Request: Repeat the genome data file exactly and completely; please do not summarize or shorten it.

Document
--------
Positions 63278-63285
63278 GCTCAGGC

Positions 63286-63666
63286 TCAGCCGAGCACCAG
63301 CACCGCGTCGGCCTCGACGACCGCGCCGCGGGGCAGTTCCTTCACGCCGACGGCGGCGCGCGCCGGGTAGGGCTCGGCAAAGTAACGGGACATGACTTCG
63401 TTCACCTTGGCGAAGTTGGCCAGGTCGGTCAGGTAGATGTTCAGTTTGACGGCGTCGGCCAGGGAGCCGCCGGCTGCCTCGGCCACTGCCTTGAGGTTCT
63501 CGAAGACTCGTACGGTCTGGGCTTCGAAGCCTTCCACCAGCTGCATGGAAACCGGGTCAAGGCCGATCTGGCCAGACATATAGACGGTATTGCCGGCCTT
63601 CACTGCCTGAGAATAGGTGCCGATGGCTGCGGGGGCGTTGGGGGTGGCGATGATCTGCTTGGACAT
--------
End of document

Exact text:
Positions 63278-63285
63278 GCTCAGGC

Positions 63286-63666
63286 TCAGCCGAGCACCAG
63301 CACCGCGTCGGCCTCGACGACCGCGCCGCGGGGCAGTTCCTTCACGCCGACGGCGGCGCGCGCCGGGTAGGGCTCGGCAAAGTAACGGGACATGACTTCG
63401 TTCACCTTGGCGAAGTTGGCCAGGTCGGTCAGGTAGATGTTCAGTTTGACGGCGTCGGCCAGGGAGCCGCCGGCTGCCTCGGCCACTGCCTTGAGGTTCT
63501 CGAAGACTCGTACGGTCTGGGCTTCGAAGCCTTCCACCAGCTGCATGGAAACCGGGTCAAGGCCGATCTGGCCAGACATATAGACGGTATTGCCGGCCTT
63601 CACTGCCTGAGAATAGGTGCCGATGGCTGCGGGGGCGTTGGGGGTGGCGATGATCTGCTTGGACAT